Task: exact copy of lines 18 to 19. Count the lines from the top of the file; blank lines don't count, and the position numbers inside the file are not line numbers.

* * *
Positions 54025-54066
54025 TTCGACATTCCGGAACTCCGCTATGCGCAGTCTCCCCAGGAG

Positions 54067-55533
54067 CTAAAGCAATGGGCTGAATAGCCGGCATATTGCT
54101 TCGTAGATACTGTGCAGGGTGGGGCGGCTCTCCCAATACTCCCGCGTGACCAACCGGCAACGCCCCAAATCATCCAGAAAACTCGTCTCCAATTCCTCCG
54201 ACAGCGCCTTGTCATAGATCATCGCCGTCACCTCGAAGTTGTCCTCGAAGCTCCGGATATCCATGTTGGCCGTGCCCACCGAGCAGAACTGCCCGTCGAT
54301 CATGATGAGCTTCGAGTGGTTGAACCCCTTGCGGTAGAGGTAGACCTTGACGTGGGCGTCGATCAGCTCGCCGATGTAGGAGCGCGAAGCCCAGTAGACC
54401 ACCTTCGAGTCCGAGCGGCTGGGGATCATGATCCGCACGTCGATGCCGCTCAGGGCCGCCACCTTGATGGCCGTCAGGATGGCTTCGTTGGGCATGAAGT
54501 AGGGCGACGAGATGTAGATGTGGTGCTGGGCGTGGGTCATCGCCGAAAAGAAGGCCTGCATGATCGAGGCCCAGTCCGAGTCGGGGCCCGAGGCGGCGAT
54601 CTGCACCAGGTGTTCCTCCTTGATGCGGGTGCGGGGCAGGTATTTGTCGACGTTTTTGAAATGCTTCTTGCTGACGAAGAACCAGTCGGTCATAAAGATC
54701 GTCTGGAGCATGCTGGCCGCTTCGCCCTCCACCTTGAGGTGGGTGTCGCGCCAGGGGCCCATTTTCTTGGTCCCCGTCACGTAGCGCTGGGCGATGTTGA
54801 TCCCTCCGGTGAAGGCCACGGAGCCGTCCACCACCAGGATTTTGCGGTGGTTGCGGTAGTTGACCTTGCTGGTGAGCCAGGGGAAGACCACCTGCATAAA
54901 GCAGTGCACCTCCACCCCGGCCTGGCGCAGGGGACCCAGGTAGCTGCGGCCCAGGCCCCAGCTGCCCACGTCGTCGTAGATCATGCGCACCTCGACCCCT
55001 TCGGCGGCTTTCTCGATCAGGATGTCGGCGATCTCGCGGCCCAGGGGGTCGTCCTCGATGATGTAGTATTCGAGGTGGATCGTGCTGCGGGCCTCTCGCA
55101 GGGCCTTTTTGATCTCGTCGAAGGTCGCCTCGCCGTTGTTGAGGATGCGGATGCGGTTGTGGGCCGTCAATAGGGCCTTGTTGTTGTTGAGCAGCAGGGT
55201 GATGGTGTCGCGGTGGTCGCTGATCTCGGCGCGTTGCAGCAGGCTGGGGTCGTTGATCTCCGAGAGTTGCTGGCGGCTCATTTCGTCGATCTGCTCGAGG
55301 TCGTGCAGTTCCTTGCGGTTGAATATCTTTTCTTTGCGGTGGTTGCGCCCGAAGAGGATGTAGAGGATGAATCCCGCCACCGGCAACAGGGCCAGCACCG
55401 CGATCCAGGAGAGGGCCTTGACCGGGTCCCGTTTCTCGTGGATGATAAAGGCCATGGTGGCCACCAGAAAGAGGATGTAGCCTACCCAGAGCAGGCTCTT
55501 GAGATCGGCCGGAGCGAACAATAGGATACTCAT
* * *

55401 CGATCCAGGAGAGGGCCTTGACCGGGTCCCGTTTCTCGTGGATGATAAAGGCCATGGTGGCCACCAGAAAGAGGATGTAGCCTACCCAGAGCAGGCTCTT
55501 GAGATCGGCCGGAGCGAACAATAGGATACTCAT